Zat: What is the biggest misconception people have about individuals such as yourself who have a considerable following on two of the world’s biggest social media platforms, Instagram and Tik Tok?

Kevin Tristan: That being a social media content creator is easy. But when you have people starting to sponsor you, endorse you, contacting you to collaborate, you begin to get responsibility not only to hold up your image but the image of the people you work with. With these collaborations, there’s also requirements, deliverables, rules, and deadlines to follow.

A lot of people forget that most times, social media content creation isn’t a full-time job. I have a full-time job as a dancer in an entertainment company, but I spend a lot of my breaks learning dances, scheduling shoots or replying to emails that aren’t entirely related to my full-time job.

It’s challenging for many creators who are starting up to juggle everything without a manager or a team. It is just a one-man show, and I think many people don’t see that struggle. So yes, kudos to all the content creators who are schooling or working on top of managing themselves and their other commitments.

It’s also highly stressful and pressurising knowing that there are eyes watching you. Every single thing you say, you wear, you do can be judged, and with the recent trend of #cancelculture, the pressure to be right by everyone is exceptionally high. I, for instance, have been cancelled twice already in 4 months.

So yes, being a content creator is not easy, and it’s a massive misconception that people have. It may not be a conventional job, but it is still a job, and with every job, it comes with its own set of problems and difficulties.

Kevin Tristan profile
Kevin Tristan profile

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Zat: How do you see the evolving role social media play in making an impact on the youths of Singapore today, and are we underestimating its potential power?

Kevin Tristan: Social media is probably the most effective medium of communication for the youths compared to adults. It’s hard to see or meet someone who’s a “youth” without social media nowadays.

Although, I would say that nobody truly “underestimates” social media’s power because I think everyone is pretty aware that it’s very powerful. So yes, it’s powerful, but we aren’t exactly underestimating it. It’s come to the point where we get news and find out more about the world through social media instead of traditional media sites. I haven’t checked the news in a while, but I still feel pretty connected and informed about the world because social media covers all of these stories on their respective platforms.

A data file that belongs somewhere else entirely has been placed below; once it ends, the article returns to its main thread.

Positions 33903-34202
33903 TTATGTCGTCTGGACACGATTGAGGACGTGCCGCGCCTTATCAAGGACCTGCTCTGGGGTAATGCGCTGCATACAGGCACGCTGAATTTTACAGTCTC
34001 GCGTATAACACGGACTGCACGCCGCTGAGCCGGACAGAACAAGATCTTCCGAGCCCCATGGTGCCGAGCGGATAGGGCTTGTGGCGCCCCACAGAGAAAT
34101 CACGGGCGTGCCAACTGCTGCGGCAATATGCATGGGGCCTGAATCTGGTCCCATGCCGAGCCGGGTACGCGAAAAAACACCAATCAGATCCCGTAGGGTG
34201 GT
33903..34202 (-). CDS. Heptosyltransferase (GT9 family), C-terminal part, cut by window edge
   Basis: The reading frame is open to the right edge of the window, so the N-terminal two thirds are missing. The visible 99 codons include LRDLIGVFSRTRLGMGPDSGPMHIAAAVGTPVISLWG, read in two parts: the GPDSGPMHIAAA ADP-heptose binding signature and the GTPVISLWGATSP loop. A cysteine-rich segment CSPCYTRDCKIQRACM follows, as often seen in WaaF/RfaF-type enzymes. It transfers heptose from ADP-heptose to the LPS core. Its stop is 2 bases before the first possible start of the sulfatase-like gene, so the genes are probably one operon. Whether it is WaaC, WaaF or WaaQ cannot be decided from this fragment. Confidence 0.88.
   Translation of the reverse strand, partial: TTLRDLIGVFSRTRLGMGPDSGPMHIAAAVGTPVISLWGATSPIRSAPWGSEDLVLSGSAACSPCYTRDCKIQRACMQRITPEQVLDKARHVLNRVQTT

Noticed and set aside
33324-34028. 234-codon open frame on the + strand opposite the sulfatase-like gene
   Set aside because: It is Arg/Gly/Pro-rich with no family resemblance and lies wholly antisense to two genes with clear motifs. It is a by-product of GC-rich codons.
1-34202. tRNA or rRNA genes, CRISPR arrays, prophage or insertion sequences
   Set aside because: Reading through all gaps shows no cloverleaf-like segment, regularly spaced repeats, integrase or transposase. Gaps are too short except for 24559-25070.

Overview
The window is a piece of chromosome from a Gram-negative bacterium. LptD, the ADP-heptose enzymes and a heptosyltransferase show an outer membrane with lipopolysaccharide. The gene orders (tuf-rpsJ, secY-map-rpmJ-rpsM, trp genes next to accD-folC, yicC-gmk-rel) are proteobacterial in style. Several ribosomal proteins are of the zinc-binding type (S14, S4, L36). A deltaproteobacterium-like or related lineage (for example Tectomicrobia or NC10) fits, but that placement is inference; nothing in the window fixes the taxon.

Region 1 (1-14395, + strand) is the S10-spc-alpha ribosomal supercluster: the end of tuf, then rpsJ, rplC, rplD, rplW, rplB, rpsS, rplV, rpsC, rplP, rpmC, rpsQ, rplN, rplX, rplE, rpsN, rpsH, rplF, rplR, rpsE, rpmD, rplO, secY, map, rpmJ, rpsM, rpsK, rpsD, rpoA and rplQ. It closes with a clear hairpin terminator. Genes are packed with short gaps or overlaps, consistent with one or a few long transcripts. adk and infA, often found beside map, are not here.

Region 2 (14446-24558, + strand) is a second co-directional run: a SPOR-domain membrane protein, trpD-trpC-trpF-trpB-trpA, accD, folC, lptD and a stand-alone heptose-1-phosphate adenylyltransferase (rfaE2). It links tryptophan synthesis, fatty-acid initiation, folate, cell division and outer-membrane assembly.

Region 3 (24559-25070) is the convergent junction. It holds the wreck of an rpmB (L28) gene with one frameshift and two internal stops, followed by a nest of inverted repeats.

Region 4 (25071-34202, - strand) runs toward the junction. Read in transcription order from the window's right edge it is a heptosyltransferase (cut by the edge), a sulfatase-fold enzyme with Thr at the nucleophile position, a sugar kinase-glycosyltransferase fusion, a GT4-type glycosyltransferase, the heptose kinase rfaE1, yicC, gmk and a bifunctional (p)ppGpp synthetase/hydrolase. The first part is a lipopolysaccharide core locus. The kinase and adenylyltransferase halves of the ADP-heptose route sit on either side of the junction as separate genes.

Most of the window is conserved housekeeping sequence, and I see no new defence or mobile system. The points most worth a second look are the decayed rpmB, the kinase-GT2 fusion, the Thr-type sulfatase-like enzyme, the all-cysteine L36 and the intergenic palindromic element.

Zat: Who or what inspires you the most, and what can we learn from your source of inspiration that would help us live a more fulfilled life?

Kevin Tristan: It’s a super cheesy answer, but I’d say it’s the people who come into my life. I find that people are inspiring in a way that we all find ways to get by and survive, sometimes even thrive. The hustle that everyone goes through day to day is also really inspiring to me. So to live a more fulfilled life, I’d say observe the people around you. Learn to appreciate them and know that you can learn something from everything you experience and everyone you meet.

Kevin Tristan profile
Kevin Tristan profile

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Zat: What are your current top three favourite cultural phenomena that you’re obsessed with and why?

Kevin Tristan: TikTok, body positivity and, weirdly enough, KPop.

Well, TikTok has taken the world by storm lately and understandably so. I especially love the ‘For You Page’ concept, where anyone and every one can appear on the page based on the algorithm. So you don’t even have to be following someone to see them on your feed which is quite fascinating to me. The nature of the ‘For You Page’ allows people to be seen for their talent, personality and skills rather than pure connections you have made, whether online or off.

Body Positivity is the next cultural phenomena I am obsessed with. As someone who has always struggled with the way I looked, body positivity, and just hearing many voices in the community speak up and make a positive message about bodies is really comforting. I would say my insecurity with my body stemmed from being a young dancer in an arts school. Surrounded by many aspiring female ballerinas, where the “ideal” body” was to be extremely lean, the pressure to look and fit that type of body was very apparent to everyone.

The body positivity “movement” also made many dancers and ordinary people start to look at their bodies and appreciate what it can do for us instead of fitting into a mould of what the world and society deem correct and attractive.

Lastly, KPop. I wouldn’t say I’m obsessed with this phenomenon, but I know many people who are. I am not a rabid fan of KPop, but I can truly appreciate the amount of work invested into it. The production, skill, and talent required to do KPop are crazy, and I can appreciate that. I also think it’s an excellent way for people to appreciate the beauty of Asians. Not in a way that fetishises them but genuinely noticing the beauty in our features and not only glorifying the Caucasian standards of beauty.